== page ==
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Meter Definition

The measured arrangement of words in poetry, as by accentual rhythm, syllabic quantity, or the number of syllables in a line. The definitive pattern established for a verse (such as iambic pentameter).

Meter Poem Example


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Other Meter Definition

[n] any of various measuring instruments for measuring a quantity
[n] rhythm as given by division into parts of equal time
[n] (prosody) the accent in a metrical foot of verse
[n] the basic unit of length adopted under the System International d'Unites (approximately 1.094 yards)
[v] measure with a meter; "meter the flow of water"
[v] stamp with a meter indicating the postage; "meter the mail"


beat, cadence, m, measure, metre, time

Misc. Definitions

\-me"ter\ [L. metrum measure, or the allied Gr. ?. See {Meter} rhythm.] A suffix denoting that by which anything is measured; as, barometer, chronometer, dynamometer.
\Me"ter\, n. [From {Mete} to measure.]
1. One who, or that which, metes or measures. See {Coal-meter}.
2. An instrument for measuring, and usually for recording automatically, the quantity measured. {Dry meter}, a gas meter having measuring chambers, with flexible walls, which expand and contract like bellows and measure the gas by filling and emptying. {W?t meter}, a gas meter in which the revolution of a chambered drum in water measures the gas passing through it.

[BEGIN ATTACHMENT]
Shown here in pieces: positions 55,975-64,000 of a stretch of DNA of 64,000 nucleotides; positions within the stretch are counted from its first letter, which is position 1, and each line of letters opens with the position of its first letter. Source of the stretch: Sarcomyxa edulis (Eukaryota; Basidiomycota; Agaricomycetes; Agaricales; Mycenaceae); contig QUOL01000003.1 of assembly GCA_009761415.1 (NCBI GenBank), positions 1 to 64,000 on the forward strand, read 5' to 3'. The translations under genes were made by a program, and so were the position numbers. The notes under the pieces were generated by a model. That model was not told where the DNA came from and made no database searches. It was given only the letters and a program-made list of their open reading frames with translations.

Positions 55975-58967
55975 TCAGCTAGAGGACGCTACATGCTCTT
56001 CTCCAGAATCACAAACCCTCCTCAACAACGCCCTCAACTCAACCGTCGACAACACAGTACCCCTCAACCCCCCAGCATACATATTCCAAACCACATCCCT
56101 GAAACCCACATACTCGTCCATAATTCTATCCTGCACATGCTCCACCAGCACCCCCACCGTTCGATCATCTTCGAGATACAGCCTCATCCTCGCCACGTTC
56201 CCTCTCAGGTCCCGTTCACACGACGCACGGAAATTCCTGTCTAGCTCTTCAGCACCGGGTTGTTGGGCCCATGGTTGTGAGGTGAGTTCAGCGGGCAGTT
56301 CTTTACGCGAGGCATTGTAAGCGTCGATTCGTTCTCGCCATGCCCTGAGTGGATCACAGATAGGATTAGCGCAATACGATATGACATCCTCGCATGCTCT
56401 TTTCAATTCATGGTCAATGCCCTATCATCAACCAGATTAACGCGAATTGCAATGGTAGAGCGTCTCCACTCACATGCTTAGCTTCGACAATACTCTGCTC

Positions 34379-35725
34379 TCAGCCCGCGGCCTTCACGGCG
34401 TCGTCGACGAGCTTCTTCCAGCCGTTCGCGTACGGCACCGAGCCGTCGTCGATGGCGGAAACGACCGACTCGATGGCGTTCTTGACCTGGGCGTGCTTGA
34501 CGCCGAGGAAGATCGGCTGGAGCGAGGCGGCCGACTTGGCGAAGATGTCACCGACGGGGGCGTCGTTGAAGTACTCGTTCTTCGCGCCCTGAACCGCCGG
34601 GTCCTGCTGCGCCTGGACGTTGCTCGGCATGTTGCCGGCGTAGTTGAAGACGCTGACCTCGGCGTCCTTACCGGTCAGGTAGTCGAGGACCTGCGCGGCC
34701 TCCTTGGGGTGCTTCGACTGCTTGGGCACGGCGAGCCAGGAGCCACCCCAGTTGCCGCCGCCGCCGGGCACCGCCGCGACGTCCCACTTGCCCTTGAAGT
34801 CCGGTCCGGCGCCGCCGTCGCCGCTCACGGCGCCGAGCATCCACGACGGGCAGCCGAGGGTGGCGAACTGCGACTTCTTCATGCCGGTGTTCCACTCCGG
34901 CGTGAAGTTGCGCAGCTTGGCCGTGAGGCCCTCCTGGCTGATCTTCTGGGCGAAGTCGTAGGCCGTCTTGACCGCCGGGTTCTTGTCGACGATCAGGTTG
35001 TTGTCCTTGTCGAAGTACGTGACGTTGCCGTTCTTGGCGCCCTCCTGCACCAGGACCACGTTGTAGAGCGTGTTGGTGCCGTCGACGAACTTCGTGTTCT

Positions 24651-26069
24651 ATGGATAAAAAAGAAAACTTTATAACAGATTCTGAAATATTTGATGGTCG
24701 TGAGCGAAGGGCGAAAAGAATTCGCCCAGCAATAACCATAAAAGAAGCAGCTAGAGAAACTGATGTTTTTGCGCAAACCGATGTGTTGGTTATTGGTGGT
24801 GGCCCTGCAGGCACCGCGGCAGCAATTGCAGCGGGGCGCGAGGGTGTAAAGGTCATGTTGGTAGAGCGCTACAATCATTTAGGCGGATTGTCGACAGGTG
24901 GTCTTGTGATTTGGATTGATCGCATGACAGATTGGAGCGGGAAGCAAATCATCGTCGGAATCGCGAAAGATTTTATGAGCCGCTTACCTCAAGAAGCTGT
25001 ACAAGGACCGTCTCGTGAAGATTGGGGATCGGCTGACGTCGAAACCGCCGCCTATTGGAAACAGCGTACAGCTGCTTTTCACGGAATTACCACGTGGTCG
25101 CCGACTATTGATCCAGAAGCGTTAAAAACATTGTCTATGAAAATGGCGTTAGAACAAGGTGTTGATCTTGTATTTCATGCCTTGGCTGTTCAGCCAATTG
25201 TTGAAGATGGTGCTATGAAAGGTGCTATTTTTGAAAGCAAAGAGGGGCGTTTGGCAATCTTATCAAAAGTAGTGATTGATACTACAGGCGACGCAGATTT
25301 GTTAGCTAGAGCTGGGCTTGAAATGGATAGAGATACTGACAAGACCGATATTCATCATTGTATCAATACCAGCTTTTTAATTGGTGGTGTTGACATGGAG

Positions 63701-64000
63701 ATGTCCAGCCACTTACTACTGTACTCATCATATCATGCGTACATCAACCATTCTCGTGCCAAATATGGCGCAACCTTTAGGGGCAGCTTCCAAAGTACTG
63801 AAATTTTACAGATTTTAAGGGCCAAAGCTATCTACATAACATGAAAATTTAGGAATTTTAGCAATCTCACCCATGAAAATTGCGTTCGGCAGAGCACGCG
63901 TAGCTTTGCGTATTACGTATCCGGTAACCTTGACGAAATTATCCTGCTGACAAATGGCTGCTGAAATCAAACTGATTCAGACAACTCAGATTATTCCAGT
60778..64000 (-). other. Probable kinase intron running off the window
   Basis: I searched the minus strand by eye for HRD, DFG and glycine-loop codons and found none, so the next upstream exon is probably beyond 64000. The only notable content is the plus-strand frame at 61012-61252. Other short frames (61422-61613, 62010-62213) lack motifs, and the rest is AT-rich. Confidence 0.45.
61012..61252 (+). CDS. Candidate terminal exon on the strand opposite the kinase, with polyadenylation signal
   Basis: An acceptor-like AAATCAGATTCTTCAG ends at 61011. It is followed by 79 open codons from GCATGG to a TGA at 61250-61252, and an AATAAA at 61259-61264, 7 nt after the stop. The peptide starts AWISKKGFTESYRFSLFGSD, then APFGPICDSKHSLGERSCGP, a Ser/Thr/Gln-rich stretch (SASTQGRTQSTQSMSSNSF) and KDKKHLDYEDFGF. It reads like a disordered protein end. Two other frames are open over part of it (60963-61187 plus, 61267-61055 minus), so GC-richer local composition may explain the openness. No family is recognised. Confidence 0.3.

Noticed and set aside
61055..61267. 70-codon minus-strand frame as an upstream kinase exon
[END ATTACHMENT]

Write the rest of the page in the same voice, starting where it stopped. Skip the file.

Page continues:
\Me"ter\, n. A line above or below a hanging net, to which the net is attached in order to strengthen it.
\Me"ter\, Metre \Me"tre\, n. [OE. metre, F. m[`e]tre, L. metrum, fr. Gr. ?; akin to Skr. m[=a] to measure. See {Mete} to measure.]
1. Rhythmical arrangement of syllables or words into verses, stanzas, strophes, etc.; poetical measure, depending on number, quantity, and accent of syllables; rhythm; measure; verse; also, any specific rhythmical arrangements; as, the Horatian meters; a dactylic meter. The only strict antithesis to prose is meter. --Wordsworth.
2. A poem. [Obs.] --Robynson (More's Utopia).
3. A measure of length, equal to 39.37 English inches, the standard of linear measure in the metric system of weights and measures. It was intended to be, and is very nearly, the ten millionth part of the distance from the equator to the north pole, as ascertained by actual measurement of an arc of a meridian. See {Metric system}, under {Metric}. {Common meter} (Hymnol.), four iambic verses, or lines, making a stanza, the first and third having each four feet, and the second and fourth each three feet; -- usually indicated by the initials C.M. {Long meter} (Hymnol.), iambic verses or lines of four feet each, four verses usually making a stanza; -- commonly indicated by the initials L. M. {Short meter} (Hymnol.), iambic verses or lines, the first, second, and fourth having each three feet, and the third four feet. The stanza usually consists of four lines, but is sometimes doubled. Short meter is indicated by the initials S. M.

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